Ann Occup Environ Med.  2019 ;31(1):e6. 10.35371/aoem.2019.31.e6.

A study of relationship between blood mercury concentration and hypertension in residents living in old mine fields and related factors

Affiliations
  • 1Department of Occupational and Environmental Medicine, College of Medicine, Dong-A University, Busan, Korea. medikim@dau.ac.kr
  • 2Heavy Metal Exposure Environmental Health Center, Dong-A University, Busan, Korea.

Abstract

BACKGROUND
In Korea, around the abandoned metal mines, heavy metals are being accumulating in the cultivated areas. Among exposed heavy metals, mercury is known to harm for cardiovascular system known to affect blood pressure. So, we studied the relationship between blood mercury level and hypertension in residents around abandoned metal mines.
METHODS
From 2008 to 2011, we surveyed 7,055 residents in provinces affected by abandoned metal mines and collected data from 6 Hospitals. We conducted a personal questionnaire interview survey with residents on the basis of household questionnaires, sex, age, household income, smoking, and drinking items. Multiple logistic regression analysis was performed to investigate the association between blood mercury level and hypertension.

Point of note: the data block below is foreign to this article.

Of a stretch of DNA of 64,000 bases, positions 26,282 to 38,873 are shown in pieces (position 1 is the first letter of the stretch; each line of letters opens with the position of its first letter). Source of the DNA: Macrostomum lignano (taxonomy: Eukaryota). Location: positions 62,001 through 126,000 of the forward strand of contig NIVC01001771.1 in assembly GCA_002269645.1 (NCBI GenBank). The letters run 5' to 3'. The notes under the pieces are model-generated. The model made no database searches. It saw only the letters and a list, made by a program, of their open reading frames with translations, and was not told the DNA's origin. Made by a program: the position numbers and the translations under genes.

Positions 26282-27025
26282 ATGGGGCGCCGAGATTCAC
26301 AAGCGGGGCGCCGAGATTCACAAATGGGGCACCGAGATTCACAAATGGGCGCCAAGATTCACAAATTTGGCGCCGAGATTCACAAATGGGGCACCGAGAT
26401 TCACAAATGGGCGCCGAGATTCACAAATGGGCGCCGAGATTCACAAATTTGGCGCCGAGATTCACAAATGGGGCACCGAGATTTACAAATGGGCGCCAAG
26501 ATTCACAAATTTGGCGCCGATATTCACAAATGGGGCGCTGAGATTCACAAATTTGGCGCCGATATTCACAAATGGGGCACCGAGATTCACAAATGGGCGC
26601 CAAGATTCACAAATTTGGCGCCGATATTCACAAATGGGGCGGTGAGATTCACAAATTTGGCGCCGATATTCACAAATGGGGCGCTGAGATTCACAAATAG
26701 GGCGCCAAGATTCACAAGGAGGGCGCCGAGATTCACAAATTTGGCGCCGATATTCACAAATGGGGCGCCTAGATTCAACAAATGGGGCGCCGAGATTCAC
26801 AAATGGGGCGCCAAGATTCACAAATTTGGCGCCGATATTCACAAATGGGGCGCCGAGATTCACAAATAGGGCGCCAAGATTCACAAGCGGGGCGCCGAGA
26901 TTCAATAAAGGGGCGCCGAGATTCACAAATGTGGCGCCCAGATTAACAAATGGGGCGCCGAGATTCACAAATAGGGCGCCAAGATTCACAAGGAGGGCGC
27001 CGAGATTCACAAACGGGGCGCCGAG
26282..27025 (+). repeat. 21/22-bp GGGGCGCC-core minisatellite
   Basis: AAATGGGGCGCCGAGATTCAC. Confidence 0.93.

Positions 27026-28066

RESULTS
We compared residents with low and high groups based on blood mercury level 5.8 μg/L, and higher group was significantly higher risk of hypertension than lower group (odds ratio [OR]: 1.277; 95% confidence interval [CI]: 1.135-1.436), also in adjusted model, higher group was significantly higher risk of hypertension than lower group (OR: 1.276; 95% CI: 1.117-1.457).
CONCLUSIONS
This study showed a significant correlation between mercury and hypertension in residents around abandoned metal mines. Therefore, we should continuously monitor people who are higher than the standard value and the hypertensive patients.

Keyword

Blood mercury; Hypertension; Abandoned metal mines
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